Drought takes toll at Palau's famed Jellyfish Lake
Koror (Palau) (AFP)
A severe drought in Palau is killing marine life at the island nation's popular Jellyfish Lake, researchers say, forcing tourism operators to cancel trips to the unique Pacific destination.
The lake near the capital Koror normally provides a tranquil, otherworldly experience for tourists, mostly from China, who snorkel and float among throngs of non-stinging, golden jellyfish.
But with the tiny nation of 18,000 in the grip of its worst drought on record, scientists last month estimated the jellyfish population had plummeted from eight million to under 600,000.
Boat operators such as Sam's Tours say even that figure is optimistic, putting the numbers at 300,000 and falling.
Sam's no longer runs tours to the lake, normally one of Palau's main attractions, and four out of five operators contacted by AFP last week had adopted a similar policy.
"Many tour companies including ours that have been taking guests to the lake have not seen any jellyfish," Sam's said in a statement to customers.
"We at Sam's Tours have therefore decided to suspend our tours to Jellyfish Lake with immediate effect until further notice."
Palau had 160,000 foreign visitors last year, more than half of them from mainland China, and tourism is the economy's largest earner.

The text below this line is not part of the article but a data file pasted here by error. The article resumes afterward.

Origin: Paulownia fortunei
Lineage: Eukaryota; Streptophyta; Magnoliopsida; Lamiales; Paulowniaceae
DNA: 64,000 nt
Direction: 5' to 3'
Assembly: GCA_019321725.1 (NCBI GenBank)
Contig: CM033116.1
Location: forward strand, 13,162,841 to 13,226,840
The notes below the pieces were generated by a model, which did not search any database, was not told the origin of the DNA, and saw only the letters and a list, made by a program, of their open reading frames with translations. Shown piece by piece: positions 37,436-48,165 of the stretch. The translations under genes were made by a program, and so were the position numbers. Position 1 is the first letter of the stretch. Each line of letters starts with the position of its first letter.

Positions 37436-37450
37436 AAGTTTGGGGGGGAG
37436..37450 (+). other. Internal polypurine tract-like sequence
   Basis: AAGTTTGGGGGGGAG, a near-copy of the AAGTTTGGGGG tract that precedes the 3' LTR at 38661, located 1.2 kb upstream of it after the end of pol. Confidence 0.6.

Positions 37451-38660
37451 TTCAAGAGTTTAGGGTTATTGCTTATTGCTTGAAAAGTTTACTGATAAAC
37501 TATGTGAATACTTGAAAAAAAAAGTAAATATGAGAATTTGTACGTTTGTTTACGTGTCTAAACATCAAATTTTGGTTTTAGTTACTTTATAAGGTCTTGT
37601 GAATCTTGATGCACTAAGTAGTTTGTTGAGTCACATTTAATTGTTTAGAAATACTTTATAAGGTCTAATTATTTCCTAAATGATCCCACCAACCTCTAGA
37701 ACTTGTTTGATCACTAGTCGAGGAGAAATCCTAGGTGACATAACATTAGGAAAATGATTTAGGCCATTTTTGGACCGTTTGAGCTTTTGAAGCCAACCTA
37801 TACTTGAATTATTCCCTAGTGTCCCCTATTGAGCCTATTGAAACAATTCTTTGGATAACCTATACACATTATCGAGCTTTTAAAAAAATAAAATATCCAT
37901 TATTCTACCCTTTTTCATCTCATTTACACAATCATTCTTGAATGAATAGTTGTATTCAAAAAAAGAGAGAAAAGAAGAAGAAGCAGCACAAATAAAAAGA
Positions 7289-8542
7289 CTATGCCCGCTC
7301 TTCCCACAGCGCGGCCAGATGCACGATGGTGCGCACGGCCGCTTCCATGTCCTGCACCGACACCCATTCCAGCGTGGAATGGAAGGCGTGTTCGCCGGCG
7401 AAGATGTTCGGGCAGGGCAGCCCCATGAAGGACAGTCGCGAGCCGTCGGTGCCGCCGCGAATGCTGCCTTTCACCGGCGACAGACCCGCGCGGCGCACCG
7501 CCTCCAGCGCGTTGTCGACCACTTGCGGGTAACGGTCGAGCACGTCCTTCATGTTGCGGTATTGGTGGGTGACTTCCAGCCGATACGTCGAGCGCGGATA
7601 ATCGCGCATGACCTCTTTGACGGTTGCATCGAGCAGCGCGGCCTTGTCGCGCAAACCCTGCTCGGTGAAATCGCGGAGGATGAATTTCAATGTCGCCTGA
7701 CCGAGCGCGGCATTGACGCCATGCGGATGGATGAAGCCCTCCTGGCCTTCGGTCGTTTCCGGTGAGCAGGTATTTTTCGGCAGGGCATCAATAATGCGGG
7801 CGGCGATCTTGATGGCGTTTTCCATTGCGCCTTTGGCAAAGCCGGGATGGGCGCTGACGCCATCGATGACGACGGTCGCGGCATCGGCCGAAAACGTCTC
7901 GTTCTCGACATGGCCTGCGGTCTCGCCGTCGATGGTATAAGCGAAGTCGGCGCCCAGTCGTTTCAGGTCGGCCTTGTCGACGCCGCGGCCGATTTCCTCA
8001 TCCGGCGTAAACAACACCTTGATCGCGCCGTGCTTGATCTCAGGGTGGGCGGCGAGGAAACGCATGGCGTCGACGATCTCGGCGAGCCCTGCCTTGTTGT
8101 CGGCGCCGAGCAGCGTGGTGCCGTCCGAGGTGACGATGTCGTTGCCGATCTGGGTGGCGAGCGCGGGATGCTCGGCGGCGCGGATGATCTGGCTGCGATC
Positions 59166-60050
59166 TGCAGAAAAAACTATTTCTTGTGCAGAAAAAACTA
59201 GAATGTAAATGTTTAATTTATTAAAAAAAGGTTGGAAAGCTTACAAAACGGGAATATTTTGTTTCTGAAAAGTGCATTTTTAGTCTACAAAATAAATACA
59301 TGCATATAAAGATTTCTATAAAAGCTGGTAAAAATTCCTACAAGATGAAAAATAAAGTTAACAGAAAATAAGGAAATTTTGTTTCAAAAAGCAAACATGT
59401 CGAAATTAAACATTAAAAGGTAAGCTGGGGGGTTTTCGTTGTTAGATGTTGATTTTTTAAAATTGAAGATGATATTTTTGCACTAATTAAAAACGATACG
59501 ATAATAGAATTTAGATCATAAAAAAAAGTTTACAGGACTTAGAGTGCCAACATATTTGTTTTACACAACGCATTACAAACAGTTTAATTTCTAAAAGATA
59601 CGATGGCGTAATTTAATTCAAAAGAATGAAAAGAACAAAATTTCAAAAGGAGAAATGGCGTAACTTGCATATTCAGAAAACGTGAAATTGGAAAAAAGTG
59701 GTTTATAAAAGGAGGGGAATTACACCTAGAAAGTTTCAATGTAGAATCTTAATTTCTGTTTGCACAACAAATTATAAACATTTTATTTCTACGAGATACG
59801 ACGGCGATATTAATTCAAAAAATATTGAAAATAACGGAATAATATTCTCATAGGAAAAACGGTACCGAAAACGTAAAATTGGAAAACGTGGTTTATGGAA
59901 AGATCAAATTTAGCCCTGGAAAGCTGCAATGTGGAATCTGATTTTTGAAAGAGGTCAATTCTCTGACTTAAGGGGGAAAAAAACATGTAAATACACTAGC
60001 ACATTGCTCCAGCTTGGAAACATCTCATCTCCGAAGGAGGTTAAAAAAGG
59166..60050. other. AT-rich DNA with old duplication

The drought, fuelled by an El Nino weather pattern, has depleted rivers and dams, forcing the government to declare a state of emergency and appeal for overseas aid.
The Coral Reef Research Foundation said the lack of rainwater had increased salinity in the lake, killing off the plankton that sustain the jellyfish.
"The golden jelly population could be on the verge of crashing, to the point where there are no more medusae (adults) swimming around the lake," the foundation said.
It said juvenile polyps could usually go dormant and repopulate when conditions improved but current conditions on the lake were unprecedented.
"This time around the situation is uncertain, as no one knows how this El Nino/La Nina scenario is going to play out," it added.
The Koror state government said it was confident that eventually Jellyfish Lake would once again live up to its name.
"This is a phase in the natural cycle of events in the overall realm of the ecosystem," it said.
"Similar events in the past show evidence of the resilience of our natural environment to recover to normal conditions."
© 2016 AFP